From the Kitchen

Homemade Tamales are Worth the Work

Oh, yes they are! I got together with my sister and her husband, Brian, who can make a mean tamale! I asked him to show me how to cook these little gems and if I could share it with you. He made them once for us years ago and I’ve been craving them ever since. Now I could make them myself, as he walked me through it step by step. It does take the better part of an afternoon to get through, but I promise, they’re soooooo worth it!!

This is probably the most photos I’ve ever had in a post, but I really want you to see the details of this process. It always helps to follow along and actually make these. Let me know if you do and how it goes!

Recipe for Sweet and Savory Tomatillo Tamales:

UPDATE: This makes around 50 tamales, depending on how much filling you use and how much masa dough comes out.

Tomatillo Chicken Sauce: (we doubled this, so it’s more in the photos. We used the extra sauce in quesadillas and tacos later in the week.)

  • 1 onion, peeled & diced
  • 1 garlic clove, peeled whole
  • 1 pablano chili, diced and no seeds (unless you like heat)
  • 5 tomatillos, peeled & cubed
  • 1 T olive oil
  • salt & pepper to taste
  • 1/4 cup water
  • 1/4 cup sugar
  • 2 lbs. chicken, boneless

Prepare the vegetables and cook them in a pot with the oil and salt and pepper. Let this simmer for 10-15 minutes until they cook down.

Pour this mixture into a blender, adding the 1/4 cup water. Then puree until smooth. Add your sugar and blend again.

Cook your chicken whole in a pot on medium heat. Let them brown for 5 or so minutes. Then pour your blended sauce onto the chicken. You’ll let this simmer for 1 hour, letting all the juices meld.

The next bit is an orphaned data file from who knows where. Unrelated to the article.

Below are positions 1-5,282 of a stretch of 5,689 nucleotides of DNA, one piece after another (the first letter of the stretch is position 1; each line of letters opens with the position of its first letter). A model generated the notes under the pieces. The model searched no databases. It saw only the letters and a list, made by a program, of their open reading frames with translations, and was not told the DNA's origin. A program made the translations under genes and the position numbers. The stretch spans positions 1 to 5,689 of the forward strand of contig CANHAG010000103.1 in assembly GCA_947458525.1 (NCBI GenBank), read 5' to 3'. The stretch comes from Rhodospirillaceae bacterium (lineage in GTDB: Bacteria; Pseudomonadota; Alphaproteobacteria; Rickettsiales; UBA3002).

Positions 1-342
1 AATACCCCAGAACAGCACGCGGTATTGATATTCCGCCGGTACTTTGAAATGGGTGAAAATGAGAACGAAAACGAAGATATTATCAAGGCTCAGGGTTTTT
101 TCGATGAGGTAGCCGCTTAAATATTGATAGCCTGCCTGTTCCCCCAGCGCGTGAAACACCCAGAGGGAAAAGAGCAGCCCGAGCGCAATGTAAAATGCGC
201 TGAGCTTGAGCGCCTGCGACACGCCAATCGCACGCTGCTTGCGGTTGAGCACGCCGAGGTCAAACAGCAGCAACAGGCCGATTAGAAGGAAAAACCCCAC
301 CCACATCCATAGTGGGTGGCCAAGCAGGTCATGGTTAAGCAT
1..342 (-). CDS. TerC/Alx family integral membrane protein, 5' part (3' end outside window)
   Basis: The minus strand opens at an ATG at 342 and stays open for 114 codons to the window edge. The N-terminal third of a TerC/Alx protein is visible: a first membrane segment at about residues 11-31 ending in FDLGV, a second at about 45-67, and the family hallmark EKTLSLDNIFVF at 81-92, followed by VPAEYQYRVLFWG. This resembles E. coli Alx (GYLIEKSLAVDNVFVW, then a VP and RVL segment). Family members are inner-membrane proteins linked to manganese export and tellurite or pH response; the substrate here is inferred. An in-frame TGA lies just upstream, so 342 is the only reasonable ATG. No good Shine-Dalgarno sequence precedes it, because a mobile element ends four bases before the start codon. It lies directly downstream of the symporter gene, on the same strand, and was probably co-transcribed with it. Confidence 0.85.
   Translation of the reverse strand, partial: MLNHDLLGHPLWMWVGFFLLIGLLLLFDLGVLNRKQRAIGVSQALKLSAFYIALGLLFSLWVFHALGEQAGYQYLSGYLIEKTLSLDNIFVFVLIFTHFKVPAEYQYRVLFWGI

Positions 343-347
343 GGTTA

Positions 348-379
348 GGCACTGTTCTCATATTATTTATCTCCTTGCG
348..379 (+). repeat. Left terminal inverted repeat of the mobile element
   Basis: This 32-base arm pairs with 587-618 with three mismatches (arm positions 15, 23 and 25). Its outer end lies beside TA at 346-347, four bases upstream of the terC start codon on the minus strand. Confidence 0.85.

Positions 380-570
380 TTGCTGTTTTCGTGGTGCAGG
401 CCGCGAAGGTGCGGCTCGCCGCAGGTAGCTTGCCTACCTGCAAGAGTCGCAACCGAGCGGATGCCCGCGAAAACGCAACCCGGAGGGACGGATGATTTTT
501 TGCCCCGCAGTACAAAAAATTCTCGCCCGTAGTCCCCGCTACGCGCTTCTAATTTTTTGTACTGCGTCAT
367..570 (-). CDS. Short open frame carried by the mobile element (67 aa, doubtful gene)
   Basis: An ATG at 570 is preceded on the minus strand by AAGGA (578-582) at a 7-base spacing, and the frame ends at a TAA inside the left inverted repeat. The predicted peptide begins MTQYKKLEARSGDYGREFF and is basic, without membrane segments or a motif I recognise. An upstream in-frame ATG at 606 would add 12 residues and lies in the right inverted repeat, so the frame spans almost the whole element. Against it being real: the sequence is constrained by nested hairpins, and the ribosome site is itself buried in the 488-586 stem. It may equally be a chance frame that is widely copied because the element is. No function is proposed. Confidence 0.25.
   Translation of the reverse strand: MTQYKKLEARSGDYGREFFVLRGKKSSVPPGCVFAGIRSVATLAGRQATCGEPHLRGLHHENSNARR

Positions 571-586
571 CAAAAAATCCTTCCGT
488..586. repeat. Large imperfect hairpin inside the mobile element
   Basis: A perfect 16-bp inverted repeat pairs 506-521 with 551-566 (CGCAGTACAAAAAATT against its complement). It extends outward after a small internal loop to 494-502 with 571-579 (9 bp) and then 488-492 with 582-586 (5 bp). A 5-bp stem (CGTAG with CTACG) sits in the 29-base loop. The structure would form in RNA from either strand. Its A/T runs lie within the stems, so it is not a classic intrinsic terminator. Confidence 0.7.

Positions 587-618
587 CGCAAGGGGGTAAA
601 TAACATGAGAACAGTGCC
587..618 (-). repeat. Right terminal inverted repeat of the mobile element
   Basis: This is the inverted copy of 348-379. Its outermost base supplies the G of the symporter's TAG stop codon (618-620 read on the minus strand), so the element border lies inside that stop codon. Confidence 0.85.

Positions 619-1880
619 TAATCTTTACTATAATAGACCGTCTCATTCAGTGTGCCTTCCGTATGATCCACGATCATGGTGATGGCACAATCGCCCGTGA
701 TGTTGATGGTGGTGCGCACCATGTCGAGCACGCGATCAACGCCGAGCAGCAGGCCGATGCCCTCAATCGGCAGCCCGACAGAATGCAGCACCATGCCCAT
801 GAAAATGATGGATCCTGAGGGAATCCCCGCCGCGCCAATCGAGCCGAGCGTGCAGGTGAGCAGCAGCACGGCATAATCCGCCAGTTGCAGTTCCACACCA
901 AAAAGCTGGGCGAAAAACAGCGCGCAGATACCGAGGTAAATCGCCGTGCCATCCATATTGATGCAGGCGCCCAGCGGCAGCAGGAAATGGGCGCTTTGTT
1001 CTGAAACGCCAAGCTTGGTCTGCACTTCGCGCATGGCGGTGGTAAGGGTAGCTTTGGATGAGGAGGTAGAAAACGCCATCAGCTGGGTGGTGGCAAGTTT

Once it’s cooked through after an hour or so, take 2 forks and shred the meat apart right in the pot. Now it’s ready to be the filling.

Corn Husks: start to soak the corn husk just before you start the Masa dough. Once they’re soaked, set them on a towel to dry. A few of them will get peeled into strips for tying the tamales later.

Masa Dough: (this is the same amount as you see in the photos, only our tomatillo sauce was doubled)

  • 8 cups water
  • 1 cup sugar
  • 2 tsp salt
  • 2 chicken boulon cubes
  • 1/2 tsp crushed red pepper flakes
  • 1/2 cup lard (yes, lard. This is found by the shortening or in the Hispanic food isle)
  • 1/2 bag of masa (this is like flour, but it makes a dough. Also found in the Hispanic food isle)

Bring to a boil – the water, sugar, salt, boulon cubes, red pepper, and lard. Once it’s at a boil, pour in one cup at a time of masa, and stir. Keep pouring in the masa until you get the consistency of a thick, almost sticky dough. It will start to pull away from the sides. Now it’s ready.

Tamale Train Assembly Line: